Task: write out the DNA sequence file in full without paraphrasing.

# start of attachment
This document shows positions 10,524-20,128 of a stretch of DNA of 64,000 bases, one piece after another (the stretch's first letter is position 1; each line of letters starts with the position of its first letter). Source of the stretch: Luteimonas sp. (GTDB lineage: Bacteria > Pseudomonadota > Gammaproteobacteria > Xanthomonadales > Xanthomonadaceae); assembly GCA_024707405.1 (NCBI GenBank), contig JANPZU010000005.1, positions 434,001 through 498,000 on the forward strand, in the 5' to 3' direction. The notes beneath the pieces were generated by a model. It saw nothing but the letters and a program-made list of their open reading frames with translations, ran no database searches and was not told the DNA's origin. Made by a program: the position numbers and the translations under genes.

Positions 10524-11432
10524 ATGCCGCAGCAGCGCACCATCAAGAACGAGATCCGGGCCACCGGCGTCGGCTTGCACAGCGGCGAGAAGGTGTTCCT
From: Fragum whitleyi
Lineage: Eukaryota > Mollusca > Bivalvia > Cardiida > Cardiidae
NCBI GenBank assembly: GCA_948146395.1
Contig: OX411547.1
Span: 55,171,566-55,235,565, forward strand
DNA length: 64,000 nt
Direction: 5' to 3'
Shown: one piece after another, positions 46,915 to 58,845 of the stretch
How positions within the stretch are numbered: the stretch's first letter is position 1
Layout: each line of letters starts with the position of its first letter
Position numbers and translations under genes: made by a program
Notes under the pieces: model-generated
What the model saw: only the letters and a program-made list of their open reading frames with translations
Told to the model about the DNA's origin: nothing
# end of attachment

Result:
This document shows positions 10,524-20,128 of a stretch of DNA of 64,000 bases, one piece after another (the stretch's first letter is position 1; each line of letters starts with the position of its first letter). Source of the stretch: Luteimonas sp. (GTDB lineage: Bacteria > Pseudomonadota > Gammaproteobacteria > Xanthomonadales > Xanthomonadaceae); assembly GCA_024707405.1 (NCBI GenBank), contig JANPZU010000005.1, positions 434,001 through 498,000 on the forward strand, in the 5' to 3' direction. The notes beneath the pieces were generated by a model. It saw nothing but the letters and a program-made list of their open reading frames with translations, ran no database searches and was not told the DNA's origin. Made by a program: the position numbers and the translations under genes.

Positions 10524-11432
10524 ATGCCGCAGCAGCGCACCATCAAGAACGAGATCCGGGCCACCGGCGTCGGCTTGCACAGCGGCGAGAAGGTGTTCCT
From: Fragum whitleyi
Lineage: Eukaryota > Mollusca > Bivalvia > Cardiida > Cardiidae
NCBI GenBank assembly: GCA_948146395.1
Contig: OX411547.1
Span: 55,171,566-55,235,565, forward strand
DNA length: 64,000 nt
Direction: 5' to 3'
Shown: one piece after another, positions 46,915 to 58,845 of the stretch
How positions within the stretch are numbered: the stretch's first letter is position 1
Layout: each line of letters starts with the position of its first letter
Position numbers and translations under genes: made by a program
Notes under the pieces: model-generated
What the model saw: only the letters and a program-made list of their open reading frames with translations
Told to the model about the DNA's origin: nothing